So I'll repeat, R1b was a majority in the Latin tribes (Romans) when they started their expansion.

Well, I find it odd that the places where R1b is highest in Central Italy is where the Etruscans lived.

http://i1133.photobucket.com/albums/m582/jeanlohizun/DiGiacomoetal2003-Figure-1.jpg

http://upload.wikimedia.org/wikipedia/commons/d/d8/Iron_Age_Italy.png

So are we to assume that there was a complete population replacement of Etruscans by Romans, and that is why the frequency of R1b is high there, but at the same time something happened in Latium that drove the frequency of R1b down. 


Well, I can tell you that immigration into New York City has changed the Y-DNA picture for hundreds of miles in every direction. Same applies to Latium and Rome.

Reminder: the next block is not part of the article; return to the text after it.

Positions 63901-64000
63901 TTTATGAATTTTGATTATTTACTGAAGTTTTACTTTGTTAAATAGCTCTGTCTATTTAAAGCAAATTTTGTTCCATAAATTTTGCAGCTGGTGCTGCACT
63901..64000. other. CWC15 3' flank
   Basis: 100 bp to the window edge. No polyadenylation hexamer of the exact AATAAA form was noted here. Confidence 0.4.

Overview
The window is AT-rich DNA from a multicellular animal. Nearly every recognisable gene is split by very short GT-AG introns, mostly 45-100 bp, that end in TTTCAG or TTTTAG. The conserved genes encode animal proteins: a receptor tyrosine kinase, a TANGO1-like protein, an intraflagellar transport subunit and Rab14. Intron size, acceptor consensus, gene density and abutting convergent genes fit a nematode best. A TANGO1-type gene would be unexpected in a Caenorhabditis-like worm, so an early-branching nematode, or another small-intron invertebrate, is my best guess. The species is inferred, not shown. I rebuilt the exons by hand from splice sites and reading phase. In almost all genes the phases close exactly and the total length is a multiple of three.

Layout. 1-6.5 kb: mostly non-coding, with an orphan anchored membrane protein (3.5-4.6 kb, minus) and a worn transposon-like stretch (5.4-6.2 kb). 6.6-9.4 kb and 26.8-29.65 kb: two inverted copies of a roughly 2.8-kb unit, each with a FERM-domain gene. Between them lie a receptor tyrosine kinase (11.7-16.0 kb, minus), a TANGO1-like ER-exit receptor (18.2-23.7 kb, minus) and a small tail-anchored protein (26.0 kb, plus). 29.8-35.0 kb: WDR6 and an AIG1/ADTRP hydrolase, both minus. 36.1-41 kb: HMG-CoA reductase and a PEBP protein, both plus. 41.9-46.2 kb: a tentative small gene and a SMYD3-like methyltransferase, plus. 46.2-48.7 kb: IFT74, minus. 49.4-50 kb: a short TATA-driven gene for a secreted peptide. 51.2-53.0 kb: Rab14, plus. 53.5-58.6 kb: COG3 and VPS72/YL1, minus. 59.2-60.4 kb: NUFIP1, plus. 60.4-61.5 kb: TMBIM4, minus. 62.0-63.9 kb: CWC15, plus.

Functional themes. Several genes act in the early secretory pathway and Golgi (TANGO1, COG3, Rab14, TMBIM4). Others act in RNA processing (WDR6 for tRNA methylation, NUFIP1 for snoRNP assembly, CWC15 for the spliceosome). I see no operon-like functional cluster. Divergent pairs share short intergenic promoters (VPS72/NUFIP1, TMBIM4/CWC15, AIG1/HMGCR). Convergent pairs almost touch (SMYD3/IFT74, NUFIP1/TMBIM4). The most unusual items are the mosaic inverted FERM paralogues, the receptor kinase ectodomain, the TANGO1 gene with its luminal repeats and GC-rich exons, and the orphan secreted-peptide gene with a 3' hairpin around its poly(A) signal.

As for the Etruscans, Herodotos wrote that they settled in the territory of the Umbrians who were a P-Italic speaking people.
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Maliclavelli
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« Reply #159 on: June 05, 2012, 12:37:10 PM »

As for the Etruscans, Herodotos wrote that they settled in the territory of the Umbrians who were a P-Italic speaking people.
But why do you insist about Etruscans come from elsewhere? Herodotus lived in the 5th century BC and Etruscans lived in Italy at least from many centuries (documented by linguistic inscriptions) but very likely from thousands of years if they were the Villanovians. Dionysus of Halicarnassus, who lived in more recent times, said the contrary: that they were autochthonous of Italy. Also if there was an upper class of Eastern origin, it influenced a little the genetics. I have broken in pieces all the papers published on the Etruscans, beginning from that of Brisighelli, and her classification of hg. U7 hasn’t been received by the last Behar 2012b.